One of the princes of African-American builders, who perhaps stood in a class by himself was Mr. Sam Bethea. Mr. Sam was a master builder who could lay bricks, as well as do very skillful carpentry work. He was one of the few black builders I knew when I was growing up, who could build an entire house from start to finish. Mr. Sam would not get in a hurry when he was doing a job, but would take his time to assure that he would get it right. He was a true pioneer and was, arguably, a man who was before his time. He and my father collaborated on quite a few projects when I was growing up.
The History and Legacy of Jim Goings
As I was moved by historical achievements and facts on last week to include a member of my family, I am likewise compelled by the same facts of history to do the same in my column today. I chose my brother, Randy, to be the face of this writing primarily because of all my father’s sons, who walked in his steps as builders and contractors, he is the one who took the occupational legacy of our father as a builder to another level.
Most of you in Dillon County and who are familiar (to some degree) with the African-American culture and community, do not know that Randy Goings made history in 1983, when he became the first black man in the county to receive his State Residential Home Builders License. I do not believe that he receiving these credentials and certification was merely coincidental. Could it be that due to the fact, our father was a true trailblazer in the building and construction field as an African-American, it was befitting that one of his descendants would make history in this profession?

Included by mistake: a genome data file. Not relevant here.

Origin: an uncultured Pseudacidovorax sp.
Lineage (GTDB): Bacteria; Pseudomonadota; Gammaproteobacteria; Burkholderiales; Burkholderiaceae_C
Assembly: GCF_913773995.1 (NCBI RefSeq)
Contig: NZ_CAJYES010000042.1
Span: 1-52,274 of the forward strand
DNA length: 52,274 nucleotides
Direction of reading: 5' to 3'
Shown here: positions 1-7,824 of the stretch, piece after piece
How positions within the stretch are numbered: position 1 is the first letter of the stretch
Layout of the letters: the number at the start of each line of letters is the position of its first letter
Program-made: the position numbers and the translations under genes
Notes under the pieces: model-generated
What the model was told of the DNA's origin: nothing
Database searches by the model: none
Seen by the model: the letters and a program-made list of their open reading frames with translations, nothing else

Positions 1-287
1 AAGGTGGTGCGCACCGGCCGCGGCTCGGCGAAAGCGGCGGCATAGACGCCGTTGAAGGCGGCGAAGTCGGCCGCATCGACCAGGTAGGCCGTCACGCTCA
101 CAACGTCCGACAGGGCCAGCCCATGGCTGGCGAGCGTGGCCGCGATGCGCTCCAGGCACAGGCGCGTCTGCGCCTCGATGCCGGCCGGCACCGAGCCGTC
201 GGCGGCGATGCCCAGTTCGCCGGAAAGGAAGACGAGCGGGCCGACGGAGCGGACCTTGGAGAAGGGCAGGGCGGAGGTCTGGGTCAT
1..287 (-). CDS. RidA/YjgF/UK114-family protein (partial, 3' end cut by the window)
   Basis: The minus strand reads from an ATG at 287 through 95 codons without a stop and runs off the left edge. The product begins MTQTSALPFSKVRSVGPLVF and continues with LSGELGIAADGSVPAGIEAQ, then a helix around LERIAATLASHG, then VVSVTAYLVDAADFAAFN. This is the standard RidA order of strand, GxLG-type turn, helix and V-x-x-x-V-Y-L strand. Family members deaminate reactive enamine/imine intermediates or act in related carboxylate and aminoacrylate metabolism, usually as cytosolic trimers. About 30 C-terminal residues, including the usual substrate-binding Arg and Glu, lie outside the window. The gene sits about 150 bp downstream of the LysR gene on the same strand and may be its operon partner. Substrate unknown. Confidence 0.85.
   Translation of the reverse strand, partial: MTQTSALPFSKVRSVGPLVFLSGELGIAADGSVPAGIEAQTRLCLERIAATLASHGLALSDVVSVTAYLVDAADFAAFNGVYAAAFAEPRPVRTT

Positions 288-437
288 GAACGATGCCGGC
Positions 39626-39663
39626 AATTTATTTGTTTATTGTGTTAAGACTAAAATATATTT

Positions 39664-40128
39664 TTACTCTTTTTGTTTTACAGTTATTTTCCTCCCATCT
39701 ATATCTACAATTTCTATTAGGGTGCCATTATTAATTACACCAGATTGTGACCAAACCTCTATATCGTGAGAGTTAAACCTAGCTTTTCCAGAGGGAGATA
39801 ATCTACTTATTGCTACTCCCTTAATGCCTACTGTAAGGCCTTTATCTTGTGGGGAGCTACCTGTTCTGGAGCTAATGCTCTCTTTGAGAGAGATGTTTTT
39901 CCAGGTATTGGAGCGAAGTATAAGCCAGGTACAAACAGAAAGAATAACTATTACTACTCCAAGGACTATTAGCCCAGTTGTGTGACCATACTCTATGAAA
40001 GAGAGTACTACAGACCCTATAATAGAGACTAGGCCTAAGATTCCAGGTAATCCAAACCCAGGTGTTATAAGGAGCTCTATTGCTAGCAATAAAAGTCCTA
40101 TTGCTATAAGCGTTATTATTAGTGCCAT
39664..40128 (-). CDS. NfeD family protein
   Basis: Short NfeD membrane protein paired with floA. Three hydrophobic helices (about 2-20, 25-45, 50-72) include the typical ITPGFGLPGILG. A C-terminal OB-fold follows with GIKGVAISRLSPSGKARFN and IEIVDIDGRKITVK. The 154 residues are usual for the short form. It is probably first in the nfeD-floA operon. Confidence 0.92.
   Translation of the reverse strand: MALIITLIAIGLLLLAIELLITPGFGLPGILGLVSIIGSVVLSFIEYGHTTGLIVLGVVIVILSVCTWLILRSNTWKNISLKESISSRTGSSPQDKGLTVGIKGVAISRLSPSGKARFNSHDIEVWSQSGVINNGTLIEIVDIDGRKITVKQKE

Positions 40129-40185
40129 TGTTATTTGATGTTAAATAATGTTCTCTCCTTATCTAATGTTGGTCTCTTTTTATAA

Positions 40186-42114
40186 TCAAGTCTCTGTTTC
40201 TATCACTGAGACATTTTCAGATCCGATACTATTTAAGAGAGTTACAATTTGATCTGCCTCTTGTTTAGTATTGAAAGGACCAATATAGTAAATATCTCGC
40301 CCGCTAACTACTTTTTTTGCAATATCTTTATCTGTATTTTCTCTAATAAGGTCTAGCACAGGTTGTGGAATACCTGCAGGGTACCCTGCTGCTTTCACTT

My father was a brilliant man, who taught himself how to use a transit instrument in spite of much white opposition from those who believed that a black man was not intelligent enough to use such an instrument. Thanks to his white employer, Mr. J. E. Thomas, he was given the chance to learn the skill of being a bricklayer, block layer, and cement finisher. My father was ultimately granted the opportunity by Mr. J. E. Thomas to become a subcontractor with his own crew of apprentice bricklayers (who he taught how to fine tune their skills), as well as some common laborers. Determined not to be limited or restricted in the construction field, my father learned how to lay-off a house at the foundation level. He was called upon by both whites and blacks for this very special ability (that he was the first of his kind as an African-American who could perform such a task with a transit instrument). He did not stop at this point as a master builder, but taught himself the skill of drawing blueprints and plans for houses, churches, and business establishments. There are quite a few of these buildings scattered throughout Dillon County that bear witness to his building brilliance.
Men like: Mr. John Armstrong, Mr. Willie Bethea, Mr. Willie McRae, Mr. Sam Bethea, and of course my father, Mr. Jim Goings, paved the way for the many African-American builders and contractors that live and work in Dillon County and beyond. These men were true pioneers and heroes in their own right to whom we are all indebted.
Stay tuned for next week’s commentary as we continue with our Black History Month Celebration.